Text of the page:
When an adoption counselor meets with expectant parents about making an adoption plan, the plan should not stop once the baby is born and placed in the arms of the adoptive parents. A common complaint from birthparents across the country is that once the placement happened and life goes back to the way it was, the birthmother falls apart.
The goal at A Act of Love Adoptions is to help birthparents through the pregnancy, placement and beyond. Counseling sessions during pregnancy include post-partum discussions. Part of this is to help birthparents understand some of the emotions they are going to move through and how to cope with those feelings. It is also to help birthparents identify their goals, dreams and hopes for their future. Many are choosing to place their babies for adoption because of the current situation they are in. Through counseling, they explore the possibilities ahead. They are encouraged to keep a journal and write down their goals.
One birthmother who recently placed her baby described her first month post placement. She said she had placed so much emphasis on the pregnancy and birth that it was difficult to get right back into the life she had pre-pregnancy. So, she gave herself a little time to grieve. But, she said she was careful not to be stagnant, so as not to give herself too much time to constantly dwell on her placement. She said that she took baby steps that first month. She would do something each day to improve her situation, even if it was just reading positive thoughts or poems. Gradually, she enrolled in school and geared herself up for the day when school would start. She felt that this helped her in her grieving process and that she had time to go through that process before she threw herself back into life.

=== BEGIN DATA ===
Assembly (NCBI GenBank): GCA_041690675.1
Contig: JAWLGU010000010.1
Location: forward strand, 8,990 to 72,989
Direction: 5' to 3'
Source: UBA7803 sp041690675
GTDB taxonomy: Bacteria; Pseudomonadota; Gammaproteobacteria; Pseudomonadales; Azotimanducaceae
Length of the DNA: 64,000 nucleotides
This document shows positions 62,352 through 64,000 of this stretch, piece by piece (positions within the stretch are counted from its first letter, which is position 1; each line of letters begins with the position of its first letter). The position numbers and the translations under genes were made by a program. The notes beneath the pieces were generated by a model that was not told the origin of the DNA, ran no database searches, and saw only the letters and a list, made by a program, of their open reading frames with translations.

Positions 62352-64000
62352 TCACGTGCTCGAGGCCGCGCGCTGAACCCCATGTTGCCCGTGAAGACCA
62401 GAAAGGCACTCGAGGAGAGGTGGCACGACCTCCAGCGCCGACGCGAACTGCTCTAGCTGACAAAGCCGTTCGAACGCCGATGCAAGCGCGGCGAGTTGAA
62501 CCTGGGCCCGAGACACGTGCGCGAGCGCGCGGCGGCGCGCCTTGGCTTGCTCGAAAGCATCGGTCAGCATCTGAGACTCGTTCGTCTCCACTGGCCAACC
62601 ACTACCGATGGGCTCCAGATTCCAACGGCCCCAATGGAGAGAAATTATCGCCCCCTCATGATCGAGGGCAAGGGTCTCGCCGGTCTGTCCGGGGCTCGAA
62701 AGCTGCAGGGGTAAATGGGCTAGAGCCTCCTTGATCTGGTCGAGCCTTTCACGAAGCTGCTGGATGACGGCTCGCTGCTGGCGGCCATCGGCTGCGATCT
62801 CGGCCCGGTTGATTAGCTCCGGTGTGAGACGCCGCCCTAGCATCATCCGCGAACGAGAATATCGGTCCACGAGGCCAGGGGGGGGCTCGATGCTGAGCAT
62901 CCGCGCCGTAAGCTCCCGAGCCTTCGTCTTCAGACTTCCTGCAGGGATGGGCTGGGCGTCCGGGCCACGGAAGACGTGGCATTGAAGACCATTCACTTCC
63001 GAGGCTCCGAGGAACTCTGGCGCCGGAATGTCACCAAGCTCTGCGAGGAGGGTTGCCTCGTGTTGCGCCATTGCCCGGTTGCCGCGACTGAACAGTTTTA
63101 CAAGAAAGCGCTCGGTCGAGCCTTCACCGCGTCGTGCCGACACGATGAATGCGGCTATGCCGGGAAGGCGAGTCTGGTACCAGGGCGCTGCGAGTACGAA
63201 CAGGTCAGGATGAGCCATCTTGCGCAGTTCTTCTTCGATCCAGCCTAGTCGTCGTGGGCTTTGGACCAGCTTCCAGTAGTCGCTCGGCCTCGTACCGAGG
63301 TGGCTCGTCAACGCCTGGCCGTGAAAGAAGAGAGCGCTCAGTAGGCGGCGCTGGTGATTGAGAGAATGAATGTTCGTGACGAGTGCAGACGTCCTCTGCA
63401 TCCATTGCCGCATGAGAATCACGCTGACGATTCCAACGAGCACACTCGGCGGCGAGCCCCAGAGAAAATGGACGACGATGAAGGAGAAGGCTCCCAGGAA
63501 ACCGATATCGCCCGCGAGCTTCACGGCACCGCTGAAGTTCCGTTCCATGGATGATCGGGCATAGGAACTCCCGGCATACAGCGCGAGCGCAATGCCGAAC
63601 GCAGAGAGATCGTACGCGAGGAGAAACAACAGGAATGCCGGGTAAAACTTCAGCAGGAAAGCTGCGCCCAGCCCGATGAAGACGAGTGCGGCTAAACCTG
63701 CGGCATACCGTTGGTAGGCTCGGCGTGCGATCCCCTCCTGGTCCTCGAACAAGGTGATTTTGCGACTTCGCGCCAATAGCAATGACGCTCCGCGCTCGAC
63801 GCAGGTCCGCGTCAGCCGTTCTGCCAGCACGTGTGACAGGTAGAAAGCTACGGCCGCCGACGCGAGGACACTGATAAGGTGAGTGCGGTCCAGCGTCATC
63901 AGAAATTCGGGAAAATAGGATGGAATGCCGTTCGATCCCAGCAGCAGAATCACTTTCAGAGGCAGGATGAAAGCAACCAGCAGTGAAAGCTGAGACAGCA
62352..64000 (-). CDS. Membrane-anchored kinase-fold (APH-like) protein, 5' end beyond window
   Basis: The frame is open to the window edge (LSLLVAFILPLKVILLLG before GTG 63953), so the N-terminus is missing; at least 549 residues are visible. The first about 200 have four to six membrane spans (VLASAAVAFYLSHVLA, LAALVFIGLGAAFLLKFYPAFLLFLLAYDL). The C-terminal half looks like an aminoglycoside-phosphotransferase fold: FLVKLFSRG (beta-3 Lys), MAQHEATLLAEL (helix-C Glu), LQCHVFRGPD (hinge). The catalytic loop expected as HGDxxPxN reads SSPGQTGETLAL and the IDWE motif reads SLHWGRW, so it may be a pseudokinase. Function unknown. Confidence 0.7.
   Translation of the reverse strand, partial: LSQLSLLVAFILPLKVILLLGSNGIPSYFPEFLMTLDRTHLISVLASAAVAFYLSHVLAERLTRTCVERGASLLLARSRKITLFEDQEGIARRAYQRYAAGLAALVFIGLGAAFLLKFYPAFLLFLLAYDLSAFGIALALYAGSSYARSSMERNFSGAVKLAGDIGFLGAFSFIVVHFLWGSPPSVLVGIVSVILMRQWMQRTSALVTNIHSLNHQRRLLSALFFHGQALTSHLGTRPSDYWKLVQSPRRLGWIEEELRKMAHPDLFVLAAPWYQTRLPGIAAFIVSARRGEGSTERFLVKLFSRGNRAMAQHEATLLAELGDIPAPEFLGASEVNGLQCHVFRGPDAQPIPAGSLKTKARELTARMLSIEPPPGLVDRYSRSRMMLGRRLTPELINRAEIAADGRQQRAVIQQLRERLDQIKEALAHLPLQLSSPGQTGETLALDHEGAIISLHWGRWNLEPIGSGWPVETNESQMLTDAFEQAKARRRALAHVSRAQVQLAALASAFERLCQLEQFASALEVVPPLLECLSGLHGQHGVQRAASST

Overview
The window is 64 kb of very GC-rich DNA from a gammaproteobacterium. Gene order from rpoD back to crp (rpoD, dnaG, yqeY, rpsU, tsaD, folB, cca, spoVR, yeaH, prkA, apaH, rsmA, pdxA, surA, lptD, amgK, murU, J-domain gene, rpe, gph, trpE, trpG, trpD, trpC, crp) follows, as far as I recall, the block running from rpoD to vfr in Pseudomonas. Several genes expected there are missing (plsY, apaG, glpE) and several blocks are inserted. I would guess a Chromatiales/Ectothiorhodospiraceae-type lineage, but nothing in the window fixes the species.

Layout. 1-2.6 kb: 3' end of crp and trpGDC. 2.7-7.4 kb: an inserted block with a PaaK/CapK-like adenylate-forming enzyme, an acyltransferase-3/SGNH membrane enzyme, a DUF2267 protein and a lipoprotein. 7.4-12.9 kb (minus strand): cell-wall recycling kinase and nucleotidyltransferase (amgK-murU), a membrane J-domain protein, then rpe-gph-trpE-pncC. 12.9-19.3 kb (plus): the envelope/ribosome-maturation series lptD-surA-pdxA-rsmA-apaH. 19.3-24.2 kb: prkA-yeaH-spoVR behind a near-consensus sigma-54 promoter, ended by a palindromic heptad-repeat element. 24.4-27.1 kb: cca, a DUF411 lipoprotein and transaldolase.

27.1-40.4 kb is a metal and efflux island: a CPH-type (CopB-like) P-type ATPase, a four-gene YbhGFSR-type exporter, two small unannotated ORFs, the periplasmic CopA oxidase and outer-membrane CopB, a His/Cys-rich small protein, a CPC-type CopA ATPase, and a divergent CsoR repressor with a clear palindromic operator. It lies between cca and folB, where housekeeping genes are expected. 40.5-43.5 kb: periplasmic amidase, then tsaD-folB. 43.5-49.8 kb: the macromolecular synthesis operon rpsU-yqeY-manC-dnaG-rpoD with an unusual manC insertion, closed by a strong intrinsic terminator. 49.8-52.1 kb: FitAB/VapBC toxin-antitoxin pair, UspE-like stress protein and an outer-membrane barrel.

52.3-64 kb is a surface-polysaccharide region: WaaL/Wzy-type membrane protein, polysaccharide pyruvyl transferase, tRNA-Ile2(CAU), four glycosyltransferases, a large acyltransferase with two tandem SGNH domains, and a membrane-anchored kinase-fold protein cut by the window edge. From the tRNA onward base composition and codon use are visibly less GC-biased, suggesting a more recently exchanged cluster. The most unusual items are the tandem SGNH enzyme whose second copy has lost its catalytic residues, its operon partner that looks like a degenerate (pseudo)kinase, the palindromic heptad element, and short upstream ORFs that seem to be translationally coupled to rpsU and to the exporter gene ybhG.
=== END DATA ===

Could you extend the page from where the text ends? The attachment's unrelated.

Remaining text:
For others, children and jobs may be waiting the minute they return from the hospital. This is something they cannot ignore or avoid. It is important to take a little time each day for yourself and for some reflection. Whether it is a walk around the block at lunchtime, or thirty minutes after the kids are put to bed, take the time to write down your thoughts and feelings and if needed, let yourself have a good cry. Letting yourself experience the emotion you will feel, as it comes, is healthy and productive in becoming emotionally strong from your experience. If you have a friend or family member you can confide in, ask them if they will let you talk to them on a regular basis and get your feelings out. Sometimes just talking to someone who will listen makes you feel a lot better.
Remember to be nice to yourself. Don’t expect yourself to be 100% right away. Give yourself a pat on the back for getting back to work, school or home duties. Tell yourself you did a good job that day for all you accomplished. Keep putting one foot in front of the other with the goals you made during your pregnancy. Keep track of your progress toward those goals, even if it’s very simple steps and allow yourself to feel a little pride in taking the steps in that direction.
As you move further out from your placement, set dates to achieve your goals. For instance, I’d like to get my CNA certificate by December 2016. You can set a goal for just about anything in your life. I’d like to quit smoking completely by July 1, 2015. Let your pregnancy and placement be the beginning of a new and improved YOU! You know now that you can do hard things! Continue on that path of being a strong person with great goals.